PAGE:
GT: The U.S. and Canada both have plans to build more nuclear plants, more for environmental reasons that anything else. But I’m not convinced that they will follow through with many of those planned reactors because, in my mind, this terrible recession will drag on for North America. Nothing cures your power demand requirements as quickly as a protracted recession.
So I don’t see the U.S. and Canada being areas of great growth. I think you really have to look toward the developing countries such as India and China as the mainstay for demand.
TER: Will China still be building a stockpile if they’re in recession? Or would we have to wait to see China come out of the recession to start stockpiling?
GT: I believe that, as with oil, they’re not pausing at all due to their own slower growth. They’re carrying on with plans to stockpile metals, particularly metals they produce, actually, to support domestic industry, keep their own mines operating and lower the number of miners who are flung out of work domestically. They don’t want riots and people protesting. A lot of China’s actions address the desire to maintain jobs.
For example, within China, state intervention supports molybdenum prices. They’re buying molybdenum. They’re buying copper. They’ve been buying aluminum; they’ve been buying zinc, trying to keep prices a little bit higher on the one hand, to keep the miners in jobs, but on the other hand also creating strategic stockpiles. They view that as a win-win situation.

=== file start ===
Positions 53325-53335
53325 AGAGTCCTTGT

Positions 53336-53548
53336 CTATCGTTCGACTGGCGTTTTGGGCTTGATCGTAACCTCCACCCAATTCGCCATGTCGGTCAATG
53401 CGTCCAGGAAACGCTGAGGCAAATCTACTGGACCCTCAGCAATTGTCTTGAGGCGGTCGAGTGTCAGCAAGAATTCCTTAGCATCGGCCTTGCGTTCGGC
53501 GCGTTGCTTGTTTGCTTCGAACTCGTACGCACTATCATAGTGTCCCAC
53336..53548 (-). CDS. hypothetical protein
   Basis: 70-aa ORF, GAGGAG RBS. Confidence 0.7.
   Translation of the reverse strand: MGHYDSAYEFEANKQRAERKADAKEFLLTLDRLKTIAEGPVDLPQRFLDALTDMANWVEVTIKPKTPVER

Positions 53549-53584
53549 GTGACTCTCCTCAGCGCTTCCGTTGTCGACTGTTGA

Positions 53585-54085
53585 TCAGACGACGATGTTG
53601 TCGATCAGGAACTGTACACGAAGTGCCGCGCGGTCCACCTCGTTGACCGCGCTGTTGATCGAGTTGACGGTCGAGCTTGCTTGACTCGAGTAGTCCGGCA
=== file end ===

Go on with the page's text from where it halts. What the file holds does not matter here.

TER: So they are mining all these industrial metals that you just mentioned in China. Are they also importing to build the stockpiles or can they do that solely from domestic resources?
GT: The imports are increasing as the Chinese are paying a premium to the LME prices. You’re seeing imports come into the country. With copper, for example, an arbitrage situation closed in the last week or two, but you could have been buying copper in London, putting it on a ship, and sending it over to China for an arbitrage profit.
TER: That swings both ways. You have to be on the right side of the trade.
GT: Yes, you have to be on the right side of the trade or else mitigate the risk by buying puts or entering into fixed-price contracts. If you don’t mitigate the risk, you may get caught.
TER: But back to uranium, currently we’re seeing this spread between spot and the term price that a utility would pay. Spot is low because of the hedge fund selling, but you think that’s drying up. So where do you see the spot price and term price ending this year? What direction? What magnitude? And what are you looking at for 2010?
GT: For this year I expect the term price to drift down to $65 per pound or thereabouts, but the spot price to move upwards and end the year very close to the term price. So right about $65 by the end of the year. And then going into 2010, I’m looking at $70, then $80 the year after that.
I think prices will move back up to $100 per pound over the next five years. Come 2013, the agreement to dismantle nuclear weapons expires.
TER: That’s between Russia and the U.S?
GT: Correct. It’s called the HEU Agreement, the Highly Enriched Uranium Agreement, and when that expires, it will leave a 30-million-pound gap in supply. A nuclear power generator that’s just spent several billion dollars adding another couple of reactors will want to be sure of a uranium supply, so it’s in their interest to foster new supply before 2013.
TER: A couple of weeks ago, a Japanese consortium and a uranium company announced an agreement to joint venture on a project in Australia. Will we see more deals like that?